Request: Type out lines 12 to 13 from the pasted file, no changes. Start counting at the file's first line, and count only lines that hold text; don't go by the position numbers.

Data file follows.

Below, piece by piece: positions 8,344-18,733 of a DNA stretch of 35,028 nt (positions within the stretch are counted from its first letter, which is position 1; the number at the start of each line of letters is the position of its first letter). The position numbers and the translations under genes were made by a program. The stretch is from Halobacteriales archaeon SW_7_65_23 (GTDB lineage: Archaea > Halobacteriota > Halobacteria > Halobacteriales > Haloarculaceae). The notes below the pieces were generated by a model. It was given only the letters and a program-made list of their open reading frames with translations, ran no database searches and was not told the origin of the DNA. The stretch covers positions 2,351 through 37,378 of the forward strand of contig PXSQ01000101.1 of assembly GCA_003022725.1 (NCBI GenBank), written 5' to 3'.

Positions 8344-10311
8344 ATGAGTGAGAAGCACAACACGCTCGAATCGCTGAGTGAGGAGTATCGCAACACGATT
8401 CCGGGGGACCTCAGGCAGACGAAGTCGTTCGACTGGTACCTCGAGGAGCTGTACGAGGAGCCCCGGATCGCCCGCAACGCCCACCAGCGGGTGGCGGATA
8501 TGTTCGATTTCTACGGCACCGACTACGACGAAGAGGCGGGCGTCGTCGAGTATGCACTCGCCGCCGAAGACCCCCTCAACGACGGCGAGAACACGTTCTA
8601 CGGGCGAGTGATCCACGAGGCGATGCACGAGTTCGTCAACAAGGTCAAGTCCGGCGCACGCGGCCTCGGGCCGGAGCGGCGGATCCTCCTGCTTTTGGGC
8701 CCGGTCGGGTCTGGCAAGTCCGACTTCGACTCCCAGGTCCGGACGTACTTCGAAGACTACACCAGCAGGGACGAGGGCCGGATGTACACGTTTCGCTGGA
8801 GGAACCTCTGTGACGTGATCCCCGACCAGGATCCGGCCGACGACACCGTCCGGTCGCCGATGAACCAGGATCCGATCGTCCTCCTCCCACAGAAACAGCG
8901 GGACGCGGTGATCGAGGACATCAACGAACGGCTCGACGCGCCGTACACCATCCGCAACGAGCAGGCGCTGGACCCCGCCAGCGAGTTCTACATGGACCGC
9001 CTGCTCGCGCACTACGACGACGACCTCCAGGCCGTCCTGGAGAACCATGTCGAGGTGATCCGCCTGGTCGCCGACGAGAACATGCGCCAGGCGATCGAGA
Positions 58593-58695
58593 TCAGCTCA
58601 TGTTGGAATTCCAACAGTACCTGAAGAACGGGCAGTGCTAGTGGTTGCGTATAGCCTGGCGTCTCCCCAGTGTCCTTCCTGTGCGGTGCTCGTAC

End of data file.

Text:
58593 TCAGCTCA
58601 TGTTGGAATTCCAACAGTACCTGAAGAACGGGCAGTGCTAGTGGTTGCGTATAGCCTGGCGTCTCCCCAGTGTCCTTCCTGTGCGGTGCTCGTAC